The Research Project

Open DIPG (Diffuse Intrinsic Pontine Glioma) Research Project

This research project is all about collaboration, and is the first of its kind in many ways. “Open DIPG (diffuse intrinsic pontine glioma)” is the first translational, multi-institutional study that will address an unmet need for treating pediatric Central Nervous System (CNS) tumors.

  The overall objective is to utilize the strength of the many institutions involved in the two consortia involved, the Pacific Pediatric Neuro-Oncology Consortium (PNOC) and the Children’s Brain Tumor Tissue Consortium (CBTTC) to accelerate discovery, innovation, and effective treatment of the most challenging childhood cancers using a multi-pronged approach. This is the largest research project ever done on this type of tumor, DIPG and will serve as a model for research on all pediatric cancers and beyond in the future.


The DIPG trial is the first in the United States to test the use of next-generation sequencing to inform an individualized treatment plan in children and young adults with newly diagnosed DIPG. Children with diffuse intrinsic pontine glioma (DIPG) and/or high grade gliomas (HGGs) continue to have a dismal prognosis with a median survival time of 9 months. Very little progress has been made over the last four decades of clinical trials, and almost all affected children die from the disease. Because of the perceived risk of biopsy of these tumors, treatment has historically been guided by imaging-only determinations. In recent years, with improved procedures for biopsy and genetic sequencing, the ability to obtain tumor specimens and sequence them allows new understanding of the molecular changes driving tumor growth. This creates the opportunity to define precision medicine approaches for these tumors so the patient receives only the treatment needed to treat their specific tumor type. This project is innovative in many ways but especially when using patient-derived preclinical models to assist in choosing between one of four available Federal Drug Administration (FDA) approved treatment options for that patient.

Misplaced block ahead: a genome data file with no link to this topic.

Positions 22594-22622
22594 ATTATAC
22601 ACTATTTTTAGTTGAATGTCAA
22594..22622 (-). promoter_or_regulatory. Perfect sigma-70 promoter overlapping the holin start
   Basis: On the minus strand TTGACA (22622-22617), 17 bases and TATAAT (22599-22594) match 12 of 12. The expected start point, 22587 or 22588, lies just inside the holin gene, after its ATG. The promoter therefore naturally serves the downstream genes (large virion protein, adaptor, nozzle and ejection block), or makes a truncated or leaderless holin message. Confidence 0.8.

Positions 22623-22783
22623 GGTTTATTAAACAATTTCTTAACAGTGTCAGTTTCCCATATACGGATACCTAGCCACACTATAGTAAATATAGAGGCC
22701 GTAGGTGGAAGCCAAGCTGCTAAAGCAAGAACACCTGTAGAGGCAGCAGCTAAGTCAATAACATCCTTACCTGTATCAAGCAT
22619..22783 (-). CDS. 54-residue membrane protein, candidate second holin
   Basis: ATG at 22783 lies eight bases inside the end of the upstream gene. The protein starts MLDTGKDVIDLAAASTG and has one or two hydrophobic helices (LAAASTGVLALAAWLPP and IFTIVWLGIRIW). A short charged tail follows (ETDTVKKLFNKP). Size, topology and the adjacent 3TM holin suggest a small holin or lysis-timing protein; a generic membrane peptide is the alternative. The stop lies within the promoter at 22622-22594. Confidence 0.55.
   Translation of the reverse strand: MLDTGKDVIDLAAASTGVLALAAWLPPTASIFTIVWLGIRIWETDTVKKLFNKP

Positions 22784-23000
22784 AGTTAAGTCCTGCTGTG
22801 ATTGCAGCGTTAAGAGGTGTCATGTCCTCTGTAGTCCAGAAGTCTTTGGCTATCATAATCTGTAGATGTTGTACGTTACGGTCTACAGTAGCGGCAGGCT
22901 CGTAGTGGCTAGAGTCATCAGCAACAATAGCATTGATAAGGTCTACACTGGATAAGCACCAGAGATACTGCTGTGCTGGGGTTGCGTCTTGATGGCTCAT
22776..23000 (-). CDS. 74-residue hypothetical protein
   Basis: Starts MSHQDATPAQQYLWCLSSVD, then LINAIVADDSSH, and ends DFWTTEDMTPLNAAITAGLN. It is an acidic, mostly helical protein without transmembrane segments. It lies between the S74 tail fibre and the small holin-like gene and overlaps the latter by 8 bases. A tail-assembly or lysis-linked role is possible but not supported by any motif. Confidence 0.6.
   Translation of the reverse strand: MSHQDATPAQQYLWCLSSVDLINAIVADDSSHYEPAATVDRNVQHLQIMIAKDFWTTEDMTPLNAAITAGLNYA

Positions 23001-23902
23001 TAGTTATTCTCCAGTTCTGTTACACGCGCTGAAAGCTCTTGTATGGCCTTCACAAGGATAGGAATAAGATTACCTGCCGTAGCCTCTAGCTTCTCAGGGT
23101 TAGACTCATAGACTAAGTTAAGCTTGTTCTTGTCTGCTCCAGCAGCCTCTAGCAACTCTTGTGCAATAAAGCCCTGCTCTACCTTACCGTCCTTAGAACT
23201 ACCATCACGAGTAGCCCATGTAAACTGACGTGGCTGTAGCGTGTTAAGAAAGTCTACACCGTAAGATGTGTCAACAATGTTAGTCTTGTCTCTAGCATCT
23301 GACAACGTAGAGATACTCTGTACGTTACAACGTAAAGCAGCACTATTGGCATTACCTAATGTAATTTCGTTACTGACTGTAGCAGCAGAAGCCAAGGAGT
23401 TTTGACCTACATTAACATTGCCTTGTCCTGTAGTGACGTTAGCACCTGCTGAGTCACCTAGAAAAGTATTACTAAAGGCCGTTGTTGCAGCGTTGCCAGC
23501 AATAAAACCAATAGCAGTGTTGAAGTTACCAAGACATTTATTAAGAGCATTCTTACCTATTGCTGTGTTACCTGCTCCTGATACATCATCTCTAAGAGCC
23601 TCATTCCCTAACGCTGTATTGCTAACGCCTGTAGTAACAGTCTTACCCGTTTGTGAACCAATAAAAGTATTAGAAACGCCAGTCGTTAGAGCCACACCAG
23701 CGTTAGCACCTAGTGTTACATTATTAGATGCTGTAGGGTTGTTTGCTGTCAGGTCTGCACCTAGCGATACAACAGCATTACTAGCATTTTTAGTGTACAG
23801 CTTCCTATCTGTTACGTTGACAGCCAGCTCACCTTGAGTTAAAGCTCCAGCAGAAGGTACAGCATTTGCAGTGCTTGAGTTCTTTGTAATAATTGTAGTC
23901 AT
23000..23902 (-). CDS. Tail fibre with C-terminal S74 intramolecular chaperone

To fully empower the discovery and therapeutic landscape for DIPGs/HGGs, collaborative networks of researchers and clinicians are required to represent the diverse set of expertise and approaches needed for meaningful and rapid progress. Supporting such collaborative teams across institutions requires a differential funding model than traditional National Institute of Health (NIH)-funded studies that only foundation-based approaches are likely able to support.

Foundations like ours are bridging the gap left by the NIH’s minuscule 4% of their annual research budget that is allotted to all pediatric cancer research.


Together we are funding these important research efforts that our children so desperately need to give them a fighting chance.